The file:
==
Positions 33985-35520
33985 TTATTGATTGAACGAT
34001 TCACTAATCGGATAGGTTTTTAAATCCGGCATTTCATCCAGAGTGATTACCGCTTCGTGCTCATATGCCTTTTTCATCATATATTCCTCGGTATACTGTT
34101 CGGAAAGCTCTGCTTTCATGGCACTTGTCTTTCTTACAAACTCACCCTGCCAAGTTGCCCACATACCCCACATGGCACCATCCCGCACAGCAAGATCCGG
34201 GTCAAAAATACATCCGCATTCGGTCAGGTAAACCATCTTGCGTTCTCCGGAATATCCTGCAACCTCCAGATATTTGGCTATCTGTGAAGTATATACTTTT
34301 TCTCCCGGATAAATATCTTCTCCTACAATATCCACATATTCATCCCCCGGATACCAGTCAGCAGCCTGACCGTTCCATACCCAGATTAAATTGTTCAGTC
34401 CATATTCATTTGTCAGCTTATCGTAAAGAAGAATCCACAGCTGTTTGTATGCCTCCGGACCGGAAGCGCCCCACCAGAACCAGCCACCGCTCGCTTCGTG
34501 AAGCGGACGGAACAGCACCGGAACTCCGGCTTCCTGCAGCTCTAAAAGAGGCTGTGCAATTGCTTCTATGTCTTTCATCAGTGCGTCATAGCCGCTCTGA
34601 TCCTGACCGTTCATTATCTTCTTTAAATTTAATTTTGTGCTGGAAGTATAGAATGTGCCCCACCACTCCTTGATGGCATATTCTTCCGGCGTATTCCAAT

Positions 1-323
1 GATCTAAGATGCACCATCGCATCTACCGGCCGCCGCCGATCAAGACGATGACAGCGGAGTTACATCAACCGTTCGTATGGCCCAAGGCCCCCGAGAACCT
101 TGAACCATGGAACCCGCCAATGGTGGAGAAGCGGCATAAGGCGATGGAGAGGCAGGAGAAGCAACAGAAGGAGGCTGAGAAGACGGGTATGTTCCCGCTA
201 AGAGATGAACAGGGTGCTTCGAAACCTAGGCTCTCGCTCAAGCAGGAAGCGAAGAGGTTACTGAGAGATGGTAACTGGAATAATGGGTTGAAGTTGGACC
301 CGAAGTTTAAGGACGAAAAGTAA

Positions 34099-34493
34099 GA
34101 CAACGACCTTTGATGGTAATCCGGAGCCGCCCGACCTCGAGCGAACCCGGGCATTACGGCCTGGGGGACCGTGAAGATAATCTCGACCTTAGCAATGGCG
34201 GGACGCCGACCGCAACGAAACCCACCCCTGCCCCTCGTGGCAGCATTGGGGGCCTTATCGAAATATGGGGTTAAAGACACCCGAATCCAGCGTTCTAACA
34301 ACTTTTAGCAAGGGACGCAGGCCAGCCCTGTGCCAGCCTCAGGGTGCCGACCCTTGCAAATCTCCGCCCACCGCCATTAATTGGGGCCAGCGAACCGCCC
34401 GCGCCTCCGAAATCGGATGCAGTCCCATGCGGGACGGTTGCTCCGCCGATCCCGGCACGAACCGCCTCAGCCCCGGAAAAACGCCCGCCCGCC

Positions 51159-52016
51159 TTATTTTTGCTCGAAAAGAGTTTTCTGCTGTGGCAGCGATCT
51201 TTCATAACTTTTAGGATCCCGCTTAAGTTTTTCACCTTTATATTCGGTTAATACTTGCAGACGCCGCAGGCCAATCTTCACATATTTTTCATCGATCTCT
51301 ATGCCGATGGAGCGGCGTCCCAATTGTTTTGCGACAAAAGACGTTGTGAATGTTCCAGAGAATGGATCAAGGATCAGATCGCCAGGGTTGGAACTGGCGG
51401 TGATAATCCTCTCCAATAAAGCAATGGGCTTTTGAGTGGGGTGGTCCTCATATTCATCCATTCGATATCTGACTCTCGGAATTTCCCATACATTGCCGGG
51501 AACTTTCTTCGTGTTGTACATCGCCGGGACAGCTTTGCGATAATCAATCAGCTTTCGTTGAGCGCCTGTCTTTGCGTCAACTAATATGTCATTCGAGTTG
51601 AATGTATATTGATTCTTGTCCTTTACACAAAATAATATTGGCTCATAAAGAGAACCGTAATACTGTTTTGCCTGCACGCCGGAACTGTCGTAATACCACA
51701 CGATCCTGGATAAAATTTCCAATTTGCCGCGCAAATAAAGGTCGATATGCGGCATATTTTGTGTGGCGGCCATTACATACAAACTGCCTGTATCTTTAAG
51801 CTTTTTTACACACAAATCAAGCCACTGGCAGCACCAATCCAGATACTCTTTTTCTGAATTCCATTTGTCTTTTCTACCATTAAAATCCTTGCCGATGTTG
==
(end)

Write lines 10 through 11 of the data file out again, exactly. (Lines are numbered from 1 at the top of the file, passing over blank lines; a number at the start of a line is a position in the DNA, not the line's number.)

Positions 1-323
1 GATCTAAGATGCACCATCGCATCTACCGGCCGCCGCCGATCAAGACGATGACAGCGGAGTTACATCAACCGTTCGTATGGCCCAAGGCCCCCGAGAACCT